I do not think that it would be right, even at this late hour, for me to let pass the opportunity to pay tribute to my hon. Friends the Minister and the Under-Secretary of State for the care with which they have listened to the representations about the St. Mary's Mansions problem, as it has come to be known. It applies not only to St. Mary's Mansions but to many other properties, both in Paddington and in other constituencies.

As I have said, there are three amendments on Report as a result of the constructive support given by Labour Members in Committee. That view of our work in Committee was confirmed by the hon. Member for Shipley (Mr. Fox) when he said, at the last meeting of the Committee, It is a pity that the hon. Member for Paddington (Mr. Latham) is not with us … because I intend to be constructive this morning.… "—[Official Report, Standing Committee A, 17th December 1974; c. 316.] It was only at the seventh and last sitting of the Committee that he felt able to make that claim. It was indeed the case that attempts to improve the Bill came from the Labour side, but they would not have been fruitful or worth pursuing if the Minister and the Under-Secretary of State had not been so willing to listen, understand, and try to find a solution to the problems.

I am disappointed that several suggestions that I made on Second Reading have not proved acceptable to the Government. I thought that a monetary or percentage ceiling, or an extended phasing, would have represented a more certain solution to the St. Mary's Mansions problem than new Clause 2 may do. At the same time, I acknowledge that new Clause 2 is a worthwhile attempt on my hon. Friend's part to try to meet the situation.

Those of us who served on the Standing Committee will recall that the Minister had established that about 15 per cent. of private sector tenants were being adversely affected by grossly excessive rent increases, and that, as far as he could discover, the factor that was distorting the rent pattern was that of improved neighbourhood amenities which had nothing to do with the services provided by the landlord. I agree with my hon. Friend the Member for Mitcham and Morden (Mr. Douglas-Mann) that that should not be something from which the landlord should benefit, or something to which the tenants should be asked to make an additional financial contribution.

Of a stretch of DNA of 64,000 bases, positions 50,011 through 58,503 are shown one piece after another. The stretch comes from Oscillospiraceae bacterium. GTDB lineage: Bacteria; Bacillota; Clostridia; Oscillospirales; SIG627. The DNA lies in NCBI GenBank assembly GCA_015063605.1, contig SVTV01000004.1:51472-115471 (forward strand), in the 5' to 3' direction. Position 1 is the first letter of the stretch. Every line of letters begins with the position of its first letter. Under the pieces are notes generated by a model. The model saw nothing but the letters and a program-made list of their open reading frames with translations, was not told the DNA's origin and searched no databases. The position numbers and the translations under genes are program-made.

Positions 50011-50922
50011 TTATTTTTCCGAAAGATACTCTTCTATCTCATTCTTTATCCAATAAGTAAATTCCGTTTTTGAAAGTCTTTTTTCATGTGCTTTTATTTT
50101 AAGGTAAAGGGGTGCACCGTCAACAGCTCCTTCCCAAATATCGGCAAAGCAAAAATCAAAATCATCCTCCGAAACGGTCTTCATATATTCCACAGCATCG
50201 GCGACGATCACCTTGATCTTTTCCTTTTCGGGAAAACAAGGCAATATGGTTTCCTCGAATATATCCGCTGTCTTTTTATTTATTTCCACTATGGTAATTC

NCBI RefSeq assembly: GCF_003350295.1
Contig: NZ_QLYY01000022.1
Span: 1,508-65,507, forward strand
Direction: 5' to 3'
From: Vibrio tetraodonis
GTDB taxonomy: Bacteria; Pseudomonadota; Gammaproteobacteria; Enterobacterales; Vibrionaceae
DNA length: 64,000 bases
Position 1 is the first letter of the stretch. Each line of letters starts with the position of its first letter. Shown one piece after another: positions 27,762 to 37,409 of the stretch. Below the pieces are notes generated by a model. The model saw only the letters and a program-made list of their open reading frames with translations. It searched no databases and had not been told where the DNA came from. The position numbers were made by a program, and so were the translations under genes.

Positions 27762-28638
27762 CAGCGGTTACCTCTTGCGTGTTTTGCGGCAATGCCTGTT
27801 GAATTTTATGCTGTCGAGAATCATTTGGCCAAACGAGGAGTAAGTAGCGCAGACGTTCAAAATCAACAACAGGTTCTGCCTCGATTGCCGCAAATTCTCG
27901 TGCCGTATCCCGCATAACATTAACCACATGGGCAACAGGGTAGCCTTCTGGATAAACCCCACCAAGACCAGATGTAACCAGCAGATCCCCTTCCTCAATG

I hope that the solution that my hon. Friend the Minister proposes in new Clause 2 and the very detailed new schedule, which bear testimony to the hard endeavours he is making to meet the problem, will be successful, but I am afraid that I have some doubts.

I ask the Opposition, in their more constructive frame of mind since the last meeting of the Standing Committee, and following the statement by the hon. Member for Bromsgrove and Redditch (Mr. Miller) that fair rents had worked satisfactorily, to tell us whether they think that a rent increase of £9 a week, with which many of my constituents are confronted, represents a satisfactory operation of the fair rents system, whether they think it should be left alone, or whether they have any alternative constructive suggestion which might alter the difficult plight of those tenants facing such an increase. I should not have thought that such an increase could be regarded as light by anybody's standards.

I doubt whether the new clause will do the trick, which is why I have asked questions about reserve powers. I hope that these provisions will not result in giving the Freshwater Company, which is concerned with St. Mary's Mansions among other properties, another £468 a year for doing nothing to contribute to the amenities of a tenancy or district.

If the clause is successful and the rent officer or rent assessment committee acknowledges that of that £9 a week perhaps £6 or £7 is on account of neighbourhood improvements, will it be possible for the rent officer or the committee to reduce the rent increase from £9 to £2 or £3? As I understand the new clause and the Bill as now drafted, that cannot happen until the rent officer or the rent assessment committee has considered the representations that the tenant now has the right to make.